Although Congress has publicly fretted over the threat of infectious disease pandemics, there have been few legislative attempts in the last two decades to address such health emergencies, leaving lawmakers with a limited set of policy options as they try to contain the Ebola outbreak.
Measures targeting deadly diseases have been largely crafted through the prism of bioterrorism threats, as opposed to naturally occurring outbreaks, such as swine flu and severe acute respiratory syndrome, or SARS.
“After 9/11 and the anthrax scares, there was starting to be a lot of attention and money being pumped into public health emergency preparedness and response, but by 2008, there started to be a downturn,” said Seth Foldy, associate professor of family and community medicine at the Medical College of Wisconsin and former Milwaukee health commissioner. “It bumped up again after H1N1, but then the funding slide began to kick in. There hasn’t been much sustained and strategic attention on the issue.”
Some lawmakers emphasized the importance of combating infectious diseases as far back as 1995, warning that cuts to foreign aid programs would hamper efforts to control and prevent Ebola from spreading in the Democratic Republic of Congo (then known as Zaire).
Congress again became aware of deadly disease threats in 2002 after a SARS outbreak in China, followed by the H1N1 swine influenza pandemic in 2009 that began in Mexico and quickly traveled into the United States.
After both public health emergencies, extra funds were tucked into appropriations bills to stop the diseases from spreading, a pattern repeated this year, when lawmakers included an extra $88 million for Ebola in the current continuing resolution (PL 113-164).
But there were few additional measures to further counter infectious diseases, aside from routine funding for health agencies and programs.
“Money alone is never the whole answer; there also needs to be a complete vision,” Foldy said. “But the last few years we’ve been wandering around without either.”
Aside from bioterrorism and spending measures, only four bills in the House or Senate over the past 20 years have specifically mentioned Ebola, none of which was considered on the floor.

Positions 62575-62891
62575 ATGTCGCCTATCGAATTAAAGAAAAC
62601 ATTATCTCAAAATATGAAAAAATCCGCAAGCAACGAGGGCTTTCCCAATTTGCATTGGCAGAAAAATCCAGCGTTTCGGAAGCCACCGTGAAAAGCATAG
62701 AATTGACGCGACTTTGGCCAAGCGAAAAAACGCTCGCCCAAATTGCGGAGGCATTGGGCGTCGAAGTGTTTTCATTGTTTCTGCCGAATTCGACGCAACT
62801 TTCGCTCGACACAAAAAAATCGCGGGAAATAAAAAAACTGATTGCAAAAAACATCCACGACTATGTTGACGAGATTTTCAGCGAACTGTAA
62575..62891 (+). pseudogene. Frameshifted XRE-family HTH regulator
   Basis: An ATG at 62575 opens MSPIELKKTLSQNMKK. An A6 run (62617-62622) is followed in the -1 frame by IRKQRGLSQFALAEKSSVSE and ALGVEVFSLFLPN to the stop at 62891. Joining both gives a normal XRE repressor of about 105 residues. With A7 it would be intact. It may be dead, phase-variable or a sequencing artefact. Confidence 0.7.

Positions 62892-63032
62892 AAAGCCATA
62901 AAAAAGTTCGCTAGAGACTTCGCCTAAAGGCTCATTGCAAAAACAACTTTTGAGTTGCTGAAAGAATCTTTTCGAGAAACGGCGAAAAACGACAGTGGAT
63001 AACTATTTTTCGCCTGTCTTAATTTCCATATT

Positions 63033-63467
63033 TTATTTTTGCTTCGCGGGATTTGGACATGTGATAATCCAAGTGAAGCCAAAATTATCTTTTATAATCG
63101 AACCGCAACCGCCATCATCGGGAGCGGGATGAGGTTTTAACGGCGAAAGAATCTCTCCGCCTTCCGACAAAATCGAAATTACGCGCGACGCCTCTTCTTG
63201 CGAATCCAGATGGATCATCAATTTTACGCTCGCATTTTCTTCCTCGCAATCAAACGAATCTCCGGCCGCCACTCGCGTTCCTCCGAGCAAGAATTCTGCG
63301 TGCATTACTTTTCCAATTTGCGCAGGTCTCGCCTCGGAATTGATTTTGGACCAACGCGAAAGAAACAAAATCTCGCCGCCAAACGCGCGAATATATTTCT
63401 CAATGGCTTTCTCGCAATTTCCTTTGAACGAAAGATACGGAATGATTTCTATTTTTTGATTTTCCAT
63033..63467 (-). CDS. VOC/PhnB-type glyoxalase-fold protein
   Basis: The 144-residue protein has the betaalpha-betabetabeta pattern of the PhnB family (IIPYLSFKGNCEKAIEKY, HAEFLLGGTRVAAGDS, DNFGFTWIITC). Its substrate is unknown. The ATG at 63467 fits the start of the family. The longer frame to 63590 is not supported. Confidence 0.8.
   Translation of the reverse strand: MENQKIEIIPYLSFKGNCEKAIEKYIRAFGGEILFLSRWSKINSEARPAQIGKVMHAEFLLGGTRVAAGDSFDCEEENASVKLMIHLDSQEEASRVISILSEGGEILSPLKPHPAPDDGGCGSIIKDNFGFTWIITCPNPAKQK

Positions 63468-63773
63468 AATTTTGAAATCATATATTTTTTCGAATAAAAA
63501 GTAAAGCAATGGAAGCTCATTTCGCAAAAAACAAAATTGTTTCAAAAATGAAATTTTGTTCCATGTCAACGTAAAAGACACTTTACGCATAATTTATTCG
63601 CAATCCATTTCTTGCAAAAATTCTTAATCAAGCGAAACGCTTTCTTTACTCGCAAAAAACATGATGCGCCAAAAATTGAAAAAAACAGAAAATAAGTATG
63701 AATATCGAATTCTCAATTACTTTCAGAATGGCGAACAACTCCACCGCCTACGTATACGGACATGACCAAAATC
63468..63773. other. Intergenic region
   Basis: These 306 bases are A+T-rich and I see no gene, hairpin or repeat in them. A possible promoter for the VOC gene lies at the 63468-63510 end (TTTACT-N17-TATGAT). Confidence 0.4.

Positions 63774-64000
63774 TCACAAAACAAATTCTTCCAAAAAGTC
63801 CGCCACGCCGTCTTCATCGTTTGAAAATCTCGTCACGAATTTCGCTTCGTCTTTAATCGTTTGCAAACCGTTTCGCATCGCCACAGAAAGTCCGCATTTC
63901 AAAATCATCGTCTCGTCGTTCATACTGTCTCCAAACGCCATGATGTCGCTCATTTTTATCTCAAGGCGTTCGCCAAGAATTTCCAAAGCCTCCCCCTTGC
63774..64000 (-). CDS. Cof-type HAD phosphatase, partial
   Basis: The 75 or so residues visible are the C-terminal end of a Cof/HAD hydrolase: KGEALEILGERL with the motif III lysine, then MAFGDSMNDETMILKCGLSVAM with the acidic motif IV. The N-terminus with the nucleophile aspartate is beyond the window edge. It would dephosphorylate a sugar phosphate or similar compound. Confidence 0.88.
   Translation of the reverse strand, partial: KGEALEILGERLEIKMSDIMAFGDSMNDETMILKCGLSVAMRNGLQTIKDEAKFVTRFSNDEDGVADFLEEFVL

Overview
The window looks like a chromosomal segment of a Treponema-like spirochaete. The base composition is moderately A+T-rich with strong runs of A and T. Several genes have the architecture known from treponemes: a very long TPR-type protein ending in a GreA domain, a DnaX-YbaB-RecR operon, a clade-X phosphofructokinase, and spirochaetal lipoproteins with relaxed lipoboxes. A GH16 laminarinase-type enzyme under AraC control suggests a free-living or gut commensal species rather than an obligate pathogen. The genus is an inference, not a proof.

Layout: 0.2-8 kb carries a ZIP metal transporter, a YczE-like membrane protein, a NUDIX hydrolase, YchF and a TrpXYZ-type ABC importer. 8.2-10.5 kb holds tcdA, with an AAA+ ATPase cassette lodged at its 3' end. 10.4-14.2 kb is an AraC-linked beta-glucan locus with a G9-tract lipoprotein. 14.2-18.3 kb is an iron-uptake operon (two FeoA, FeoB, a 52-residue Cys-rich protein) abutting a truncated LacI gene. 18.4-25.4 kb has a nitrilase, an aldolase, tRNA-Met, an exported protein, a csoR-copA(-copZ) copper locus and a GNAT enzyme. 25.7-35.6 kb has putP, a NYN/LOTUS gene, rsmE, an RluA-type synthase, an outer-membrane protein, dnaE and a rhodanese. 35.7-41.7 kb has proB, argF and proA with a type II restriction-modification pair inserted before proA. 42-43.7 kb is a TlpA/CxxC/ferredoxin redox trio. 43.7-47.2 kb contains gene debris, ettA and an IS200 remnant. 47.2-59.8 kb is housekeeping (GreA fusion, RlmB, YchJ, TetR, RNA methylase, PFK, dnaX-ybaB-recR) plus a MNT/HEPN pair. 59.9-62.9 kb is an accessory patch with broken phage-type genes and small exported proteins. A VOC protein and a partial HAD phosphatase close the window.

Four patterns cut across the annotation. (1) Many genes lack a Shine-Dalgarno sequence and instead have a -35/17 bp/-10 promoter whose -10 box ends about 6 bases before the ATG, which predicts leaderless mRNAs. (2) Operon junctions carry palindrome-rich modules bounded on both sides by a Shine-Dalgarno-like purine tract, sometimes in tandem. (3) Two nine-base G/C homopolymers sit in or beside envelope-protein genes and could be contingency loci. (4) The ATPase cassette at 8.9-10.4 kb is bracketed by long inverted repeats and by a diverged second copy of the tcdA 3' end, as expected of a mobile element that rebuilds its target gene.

Republican Fred Upton of Michigan introduced one of the measures in 2001, which would have established safer immunization injection practices to prevent the spread of diseases such as Ebola, malaria and HIV/AIDS. The remaining three bills primarily focused on reducing the transmission of diseases through wildlife.
“Today's Ebola crisis has underscored the danger of reactionary policies,” Upton said in a statement to CQ Roll Call. “It is always best to prevent an outbreak from occurring than to be caught flatfooted."
Other potential remedies for controlling infectious diseases have been floated. A 2004 Government Accountability Office report suggested that state and federal electronic disease-monitoring initiatives were incomplete. The same year, a House Oversight and Government Reform subcommittee held a hearing — where Foldy was a witness — that emphasized the role of information-sharing technology in tracking outbreak patterns, protecting against bioterrorism threats and improving patient health in general.
Then-Sen. Joseph R. Biden Jr., D-Del., introduced a bill in 2002 touching on the disease-monitoring issue in the wake of the SARS outbreak, with an eye toward establishing a global surveillance network. It picked up three cosponsors and passed the Senate, but foundered in the House.
Biden’s legislation seemed to foreshadow some of the current complications with controlling Ebola — the Centers for Disease Control and Prevention has said there are likely a number of undetected cases in Africa, due in part to global reporting challenges.
Most of the existing laws that could apply to Ebola, however, primarily deal with infectious diseases posed by bioterrorism threats.
Spending on deadly pathogens and emergency preparedness skyrocketed after the Sept. 11, 2001 terrorist attacks and the 2001 anthrax attacks, thanks to a set of programs created under the Project BioShield Act (PL 108-276) and the Pandemic and All-Hazards Preparedness Act ( PL 109-417 ).